High strength magnesium alloys such as WE43 are promising materials for lightweight physical protection systems for military and other applications. The high strain rate mechanical response of the material is critical for successful use in such roles, and this is less well understood for magnesium than other alloy types.
In this work, WE43 plate has been tested under both quasi-static and high strain rate conditions (up to a nominal strain rate of 2100/s). The effect of both temper and test direction (anisotropy) has been studied. Tests have been performed in solution treated, peak aged, and over-aged material.
In all temper states and directions, the alloy is remarkably strain rate insensitive, and this can be explained by the lack of strong adiabatic heating. A suitably calibrated crystal plasticity model (VPSC) can capture the flow behaviour reasonably accurately and correctly predict the modest anisotropy in behaviour, which is attributed to the texture of the plate. The VPSC model has also been used to predict the contribution of each deformation mode to the flow behaviour as a function of temper and test orientation.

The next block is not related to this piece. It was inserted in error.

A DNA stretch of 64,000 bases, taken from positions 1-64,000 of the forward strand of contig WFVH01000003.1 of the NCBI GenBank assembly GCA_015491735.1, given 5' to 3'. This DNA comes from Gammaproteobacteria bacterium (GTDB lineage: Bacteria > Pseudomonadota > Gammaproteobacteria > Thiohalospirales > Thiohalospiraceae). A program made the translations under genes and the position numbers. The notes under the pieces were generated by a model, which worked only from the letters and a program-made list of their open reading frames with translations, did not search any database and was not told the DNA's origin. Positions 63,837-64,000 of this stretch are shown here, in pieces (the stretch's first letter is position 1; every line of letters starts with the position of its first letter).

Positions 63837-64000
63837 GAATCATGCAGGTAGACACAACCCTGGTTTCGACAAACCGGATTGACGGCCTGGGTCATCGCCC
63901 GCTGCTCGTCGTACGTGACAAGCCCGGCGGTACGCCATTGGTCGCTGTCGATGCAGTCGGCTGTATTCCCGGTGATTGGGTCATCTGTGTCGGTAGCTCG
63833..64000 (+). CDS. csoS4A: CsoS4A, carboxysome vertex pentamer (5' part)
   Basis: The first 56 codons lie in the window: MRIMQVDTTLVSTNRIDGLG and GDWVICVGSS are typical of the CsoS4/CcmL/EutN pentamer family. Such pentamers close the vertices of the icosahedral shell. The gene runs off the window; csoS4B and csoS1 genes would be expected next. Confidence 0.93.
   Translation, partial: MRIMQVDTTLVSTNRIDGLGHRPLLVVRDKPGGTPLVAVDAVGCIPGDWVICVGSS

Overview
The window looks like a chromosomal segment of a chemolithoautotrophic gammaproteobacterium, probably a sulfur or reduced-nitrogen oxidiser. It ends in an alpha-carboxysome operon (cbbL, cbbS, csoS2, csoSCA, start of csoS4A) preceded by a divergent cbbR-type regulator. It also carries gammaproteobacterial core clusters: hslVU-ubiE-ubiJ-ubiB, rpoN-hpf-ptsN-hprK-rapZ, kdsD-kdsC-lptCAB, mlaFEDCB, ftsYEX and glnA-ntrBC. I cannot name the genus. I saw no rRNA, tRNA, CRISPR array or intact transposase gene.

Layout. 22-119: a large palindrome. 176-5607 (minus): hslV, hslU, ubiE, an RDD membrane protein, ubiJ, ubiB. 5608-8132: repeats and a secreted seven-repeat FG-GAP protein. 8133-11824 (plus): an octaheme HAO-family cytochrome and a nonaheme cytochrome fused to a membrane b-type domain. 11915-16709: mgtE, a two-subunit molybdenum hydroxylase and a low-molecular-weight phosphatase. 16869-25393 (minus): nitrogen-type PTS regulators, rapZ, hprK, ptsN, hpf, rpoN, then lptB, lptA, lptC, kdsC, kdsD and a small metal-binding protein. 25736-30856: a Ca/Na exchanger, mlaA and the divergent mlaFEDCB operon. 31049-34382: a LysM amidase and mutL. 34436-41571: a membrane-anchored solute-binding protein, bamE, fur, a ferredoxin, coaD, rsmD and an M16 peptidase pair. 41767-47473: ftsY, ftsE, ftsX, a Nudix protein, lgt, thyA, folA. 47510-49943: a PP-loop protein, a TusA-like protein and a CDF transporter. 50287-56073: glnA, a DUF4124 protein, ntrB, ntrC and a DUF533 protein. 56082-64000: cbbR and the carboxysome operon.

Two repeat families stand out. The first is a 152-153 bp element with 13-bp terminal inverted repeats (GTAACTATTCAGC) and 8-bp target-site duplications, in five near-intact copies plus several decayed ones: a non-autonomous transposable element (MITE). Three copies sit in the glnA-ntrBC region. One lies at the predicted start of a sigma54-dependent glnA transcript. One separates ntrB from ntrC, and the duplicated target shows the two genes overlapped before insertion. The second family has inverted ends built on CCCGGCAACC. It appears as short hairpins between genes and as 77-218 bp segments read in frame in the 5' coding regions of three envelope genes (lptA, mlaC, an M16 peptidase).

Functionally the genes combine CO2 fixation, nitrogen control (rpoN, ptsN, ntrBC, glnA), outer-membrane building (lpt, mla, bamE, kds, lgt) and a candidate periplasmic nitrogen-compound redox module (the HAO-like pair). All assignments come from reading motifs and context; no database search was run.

Both precipitate state and texture have been manipulated by heat treatment. It is demonstrated that texture changes have a stronger effect than changes in precipitate shape. Manipulating the texture changes the anisotropy of the material, manipulating the precipitates can change the individual critical resolved shear stress values for each deformation modes.
The way these effects could be combined to provide a favourable combination of properties is discussed using VPSC simulations. The influence of each effect on the importance of slip and twinning in controlling the overall deformation response is also considered.